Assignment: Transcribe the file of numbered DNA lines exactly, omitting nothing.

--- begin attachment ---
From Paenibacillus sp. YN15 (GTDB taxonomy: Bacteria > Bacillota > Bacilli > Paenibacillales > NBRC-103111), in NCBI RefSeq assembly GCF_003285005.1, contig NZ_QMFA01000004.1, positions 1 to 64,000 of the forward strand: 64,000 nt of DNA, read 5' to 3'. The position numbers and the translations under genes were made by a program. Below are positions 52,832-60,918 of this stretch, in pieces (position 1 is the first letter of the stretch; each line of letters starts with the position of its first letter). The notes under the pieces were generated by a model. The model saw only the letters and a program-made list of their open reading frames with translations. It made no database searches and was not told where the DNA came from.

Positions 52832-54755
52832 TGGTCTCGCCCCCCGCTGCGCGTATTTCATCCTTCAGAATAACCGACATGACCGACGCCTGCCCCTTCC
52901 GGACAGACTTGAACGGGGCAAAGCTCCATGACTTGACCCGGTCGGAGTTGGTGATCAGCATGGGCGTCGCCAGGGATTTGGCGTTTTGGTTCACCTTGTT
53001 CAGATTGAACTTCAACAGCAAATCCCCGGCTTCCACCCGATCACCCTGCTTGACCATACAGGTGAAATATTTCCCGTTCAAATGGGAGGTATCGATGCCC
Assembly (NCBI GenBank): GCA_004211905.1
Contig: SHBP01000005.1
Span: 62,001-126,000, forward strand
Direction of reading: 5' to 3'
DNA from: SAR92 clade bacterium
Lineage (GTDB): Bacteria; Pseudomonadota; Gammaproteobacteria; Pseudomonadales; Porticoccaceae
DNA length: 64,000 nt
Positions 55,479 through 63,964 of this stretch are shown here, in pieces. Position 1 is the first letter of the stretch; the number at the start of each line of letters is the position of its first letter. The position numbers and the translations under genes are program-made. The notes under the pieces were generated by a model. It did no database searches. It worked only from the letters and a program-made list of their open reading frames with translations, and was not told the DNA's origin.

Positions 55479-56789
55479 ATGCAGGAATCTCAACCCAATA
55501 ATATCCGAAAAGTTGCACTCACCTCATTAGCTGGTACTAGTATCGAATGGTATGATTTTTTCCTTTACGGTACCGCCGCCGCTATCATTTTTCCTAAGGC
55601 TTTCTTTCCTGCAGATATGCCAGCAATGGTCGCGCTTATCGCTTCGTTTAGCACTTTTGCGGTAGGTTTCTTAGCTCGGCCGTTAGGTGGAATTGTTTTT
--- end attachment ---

From Paenibacillus sp. YN15 (GTDB taxonomy: Bacteria > Bacillota > Bacilli > Paenibacillales > NBRC-103111), in NCBI RefSeq assembly GCF_003285005.1, contig NZ_QMFA01000004.1, positions 1 to 64,000 of the forward strand: 64,000 nt of DNA, read 5' to 3'. The position numbers and the translations under genes were made by a program. Below are positions 52,832-60,918 of this stretch, in pieces (position 1 is the first letter of the stretch; each line of letters starts with the position of its first letter). The notes under the pieces were generated by a model. The model saw only the letters and a program-made list of their open reading frames with translations. It made no database searches and was not told where the DNA came from.

Positions 52832-54755
52832 TGGTCTCGCCCCCCGCTGCGCGTATTTCATCCTTCAGAATAACCGACATGACCGACGCCTGCCCCTTCC
52901 GGACAGACTTGAACGGGGCAAAGCTCCATGACTTGACCCGGTCGGAGTTGGTGATCAGCATGGGCGTCGCCAGGGATTTGGCGTTTTGGTTCACCTTGTT
53001 CAGATTGAACTTCAACAGCAAATCCCCGGCTTCCACCCGATCACCCTGCTTGACCATACAGGTGAAATATTTCCCGTTCAAATGGGAGGTATCGATGCCC
Assembly (NCBI GenBank): GCA_004211905.1
Contig: SHBP01000005.1
Span: 62,001-126,000, forward strand
Direction of reading: 5' to 3'
DNA from: SAR92 clade bacterium
Lineage (GTDB): Bacteria; Pseudomonadota; Gammaproteobacteria; Pseudomonadales; Porticoccaceae
DNA length: 64,000 nt
Positions 55,479 through 63,964 of this stretch are shown here, in pieces. Position 1 is the first letter of the stretch; the number at the start of each line of letters is the position of its first letter. The position numbers and the translations under genes are program-made. The notes under the pieces were generated by a model. It did no database searches. It worked only from the letters and a program-made list of their open reading frames with translations, and was not told the DNA's origin.

Positions 55479-56789
55479 ATGCAGGAATCTCAACCCAATA
55501 ATATCCGAAAAGTTGCACTCACCTCATTAGCTGGTACTAGTATCGAATGGTATGATTTTTTCCTTTACGGTACCGCCGCCGCTATCATTTTTCCTAAGGC
55601 TTTCTTTCCTGCAGATATGCCAGCAATGGTCGCGCTTATCGCTTCGTTTAGCACTTTTGCGGTAGGTTTCTTAGCTCGGCCGTTAGGTGGAATTGTTTTT